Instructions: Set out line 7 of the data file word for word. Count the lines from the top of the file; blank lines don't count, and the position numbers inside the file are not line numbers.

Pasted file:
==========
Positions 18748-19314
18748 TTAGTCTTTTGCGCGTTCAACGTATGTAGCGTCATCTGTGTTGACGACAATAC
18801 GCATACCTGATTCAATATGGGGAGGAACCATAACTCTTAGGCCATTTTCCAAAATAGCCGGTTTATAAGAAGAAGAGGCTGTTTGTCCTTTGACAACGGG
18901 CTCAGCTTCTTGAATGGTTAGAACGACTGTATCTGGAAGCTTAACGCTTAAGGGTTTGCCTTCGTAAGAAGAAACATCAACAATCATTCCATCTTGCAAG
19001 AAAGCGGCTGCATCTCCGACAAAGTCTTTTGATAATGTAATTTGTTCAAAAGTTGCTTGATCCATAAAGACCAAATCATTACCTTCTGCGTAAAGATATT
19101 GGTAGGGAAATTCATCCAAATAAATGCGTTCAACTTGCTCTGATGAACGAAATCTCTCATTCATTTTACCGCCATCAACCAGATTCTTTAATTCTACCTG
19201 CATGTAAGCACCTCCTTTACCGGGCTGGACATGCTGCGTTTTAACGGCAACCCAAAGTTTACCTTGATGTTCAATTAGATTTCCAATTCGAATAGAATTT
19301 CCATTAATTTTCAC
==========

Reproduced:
19201 CATGTAAGCACCTCCTTTACCGGGCTGGACATGCTGCGTTTTAACGGCAACCCAAAGTTTACCTTGATGTTCAATTAGATTTCCAATTCGAATAGAATTT